The Facts About Insulin for Diabetes
How Should I Store My Insulin? continued...
A good rule of thumb is that if the temperature is comfortable for you, the insulin is safe. You don't need to refrigerate vials of insulin that you are using. But keep extra bottles of insulin in a refrigerator. The night before you are ready to use your new bottle, take it out of the refrigerator and let it warm to room temperature. Don't let your insulin freeze.
For insulin pens, check the package insert for storage instructions.
Always check your insulin bottle. Rapid-acting insulin, short-acting insulin, and certain long-acting insulins should be clear. Other forms of injectable insulin should look cloudy but not have clumps.
If you carry your insulin with you, be careful not to shake it. Shaking the bottle creates air bubbles that can affect the amount of insulin you withdraw for an injection.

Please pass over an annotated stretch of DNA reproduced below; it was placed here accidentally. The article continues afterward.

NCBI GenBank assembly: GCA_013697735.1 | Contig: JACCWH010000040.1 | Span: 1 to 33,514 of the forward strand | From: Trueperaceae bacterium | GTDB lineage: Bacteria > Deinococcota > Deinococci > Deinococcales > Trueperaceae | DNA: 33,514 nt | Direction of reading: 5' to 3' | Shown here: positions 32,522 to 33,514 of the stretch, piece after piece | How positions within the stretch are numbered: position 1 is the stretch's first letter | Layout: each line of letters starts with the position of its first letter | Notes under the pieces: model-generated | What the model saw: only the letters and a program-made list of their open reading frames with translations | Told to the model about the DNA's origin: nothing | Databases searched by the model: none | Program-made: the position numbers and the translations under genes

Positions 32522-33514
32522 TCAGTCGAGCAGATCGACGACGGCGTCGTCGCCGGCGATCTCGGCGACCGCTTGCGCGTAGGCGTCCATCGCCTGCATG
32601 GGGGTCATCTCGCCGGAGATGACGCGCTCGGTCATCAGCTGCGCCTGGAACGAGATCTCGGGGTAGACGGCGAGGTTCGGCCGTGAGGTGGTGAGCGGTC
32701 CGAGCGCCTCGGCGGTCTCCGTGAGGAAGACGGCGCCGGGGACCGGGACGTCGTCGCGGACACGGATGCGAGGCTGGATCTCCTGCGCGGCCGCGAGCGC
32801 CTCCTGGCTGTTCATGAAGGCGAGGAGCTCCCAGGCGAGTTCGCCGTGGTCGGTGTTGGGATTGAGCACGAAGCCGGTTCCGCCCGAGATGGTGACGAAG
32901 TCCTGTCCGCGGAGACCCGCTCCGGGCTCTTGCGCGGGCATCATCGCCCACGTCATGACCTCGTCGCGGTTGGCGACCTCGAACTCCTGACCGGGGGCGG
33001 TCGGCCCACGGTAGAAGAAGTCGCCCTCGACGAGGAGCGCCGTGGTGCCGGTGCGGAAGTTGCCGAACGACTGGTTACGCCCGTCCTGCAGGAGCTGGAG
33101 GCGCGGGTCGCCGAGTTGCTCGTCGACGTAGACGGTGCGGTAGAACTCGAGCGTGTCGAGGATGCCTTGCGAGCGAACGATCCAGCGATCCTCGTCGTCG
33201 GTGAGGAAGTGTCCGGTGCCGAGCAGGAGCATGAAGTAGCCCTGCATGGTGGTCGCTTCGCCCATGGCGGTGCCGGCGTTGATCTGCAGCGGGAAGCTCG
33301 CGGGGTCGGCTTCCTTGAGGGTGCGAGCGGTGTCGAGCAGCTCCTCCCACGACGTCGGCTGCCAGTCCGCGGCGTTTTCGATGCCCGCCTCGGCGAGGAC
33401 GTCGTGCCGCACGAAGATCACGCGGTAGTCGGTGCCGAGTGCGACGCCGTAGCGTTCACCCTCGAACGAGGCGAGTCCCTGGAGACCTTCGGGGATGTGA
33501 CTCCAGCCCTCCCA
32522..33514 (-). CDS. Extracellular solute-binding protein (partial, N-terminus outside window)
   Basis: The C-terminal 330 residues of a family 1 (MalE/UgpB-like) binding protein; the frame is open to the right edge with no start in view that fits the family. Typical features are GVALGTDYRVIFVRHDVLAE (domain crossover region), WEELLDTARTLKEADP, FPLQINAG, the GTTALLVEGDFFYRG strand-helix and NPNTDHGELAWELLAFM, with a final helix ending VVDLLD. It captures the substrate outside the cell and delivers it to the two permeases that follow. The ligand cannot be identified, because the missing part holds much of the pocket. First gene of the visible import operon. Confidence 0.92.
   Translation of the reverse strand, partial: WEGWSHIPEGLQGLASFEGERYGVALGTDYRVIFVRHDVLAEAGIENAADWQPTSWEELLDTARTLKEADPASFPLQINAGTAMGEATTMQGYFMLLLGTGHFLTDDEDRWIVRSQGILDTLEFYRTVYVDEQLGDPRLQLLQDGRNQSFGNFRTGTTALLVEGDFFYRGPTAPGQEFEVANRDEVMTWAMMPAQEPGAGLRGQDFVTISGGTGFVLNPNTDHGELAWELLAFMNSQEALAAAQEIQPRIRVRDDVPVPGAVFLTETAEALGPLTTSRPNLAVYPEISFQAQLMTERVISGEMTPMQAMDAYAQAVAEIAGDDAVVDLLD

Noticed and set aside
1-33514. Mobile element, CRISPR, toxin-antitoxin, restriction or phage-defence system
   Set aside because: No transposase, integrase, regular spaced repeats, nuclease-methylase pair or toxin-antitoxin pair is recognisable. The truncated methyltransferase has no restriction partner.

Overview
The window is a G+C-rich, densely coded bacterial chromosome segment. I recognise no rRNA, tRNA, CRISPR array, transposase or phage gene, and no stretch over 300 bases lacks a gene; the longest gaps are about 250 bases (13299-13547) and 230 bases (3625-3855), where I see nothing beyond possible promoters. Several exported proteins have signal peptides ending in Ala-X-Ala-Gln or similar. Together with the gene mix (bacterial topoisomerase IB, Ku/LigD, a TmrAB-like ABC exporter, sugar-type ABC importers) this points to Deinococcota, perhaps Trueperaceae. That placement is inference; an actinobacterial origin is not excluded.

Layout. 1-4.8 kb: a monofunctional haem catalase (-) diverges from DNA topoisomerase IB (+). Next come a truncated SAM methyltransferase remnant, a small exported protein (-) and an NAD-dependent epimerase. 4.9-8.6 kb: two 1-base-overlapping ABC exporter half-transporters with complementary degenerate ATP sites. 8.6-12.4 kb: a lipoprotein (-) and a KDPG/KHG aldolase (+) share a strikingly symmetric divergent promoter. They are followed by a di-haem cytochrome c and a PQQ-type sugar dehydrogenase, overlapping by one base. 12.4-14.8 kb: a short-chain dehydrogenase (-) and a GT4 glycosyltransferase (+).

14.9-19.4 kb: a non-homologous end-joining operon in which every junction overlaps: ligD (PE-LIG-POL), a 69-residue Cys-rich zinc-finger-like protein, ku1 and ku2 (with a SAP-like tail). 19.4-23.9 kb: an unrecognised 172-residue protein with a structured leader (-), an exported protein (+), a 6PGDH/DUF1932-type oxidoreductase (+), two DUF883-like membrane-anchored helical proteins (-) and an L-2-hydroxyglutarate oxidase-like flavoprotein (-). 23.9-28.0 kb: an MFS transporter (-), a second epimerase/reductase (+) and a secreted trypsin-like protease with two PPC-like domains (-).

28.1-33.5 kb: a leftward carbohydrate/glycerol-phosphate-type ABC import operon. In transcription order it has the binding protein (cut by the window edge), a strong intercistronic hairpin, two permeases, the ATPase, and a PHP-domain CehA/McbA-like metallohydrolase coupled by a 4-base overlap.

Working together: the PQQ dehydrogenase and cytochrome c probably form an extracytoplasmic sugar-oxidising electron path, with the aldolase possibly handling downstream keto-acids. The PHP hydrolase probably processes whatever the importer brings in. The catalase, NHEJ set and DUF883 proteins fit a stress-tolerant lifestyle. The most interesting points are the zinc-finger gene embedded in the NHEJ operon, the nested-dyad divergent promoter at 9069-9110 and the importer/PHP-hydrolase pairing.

If you use inhaled insulin, store it as directed on the package. You must refrigerate the sealed packages until you're ready to start using them. If you don't refrigerate them, you must use them within 10 days. You can refrigerate packages you've opened, but before you use it, the cartridges should be at room temperature for 10 minutes.
When Do I Take It?
Follow your doctor's advice on when to take your insulin. The time span between your insulin injection and meals may vary depending on the type of insulin you use. For example, if you use a rapid-acting type, you would likely take it 10 minutes before eating a meal, or take it with your meal.
If you use regular- or intermediate-acting insulin, you should generally take it about one half-hour before your meals, or at bedtime. If you take your insulin one half-hour before meals, you will absorb your food at the same time that the insulin starts to work. This will help you avoid low blood sugar reactions.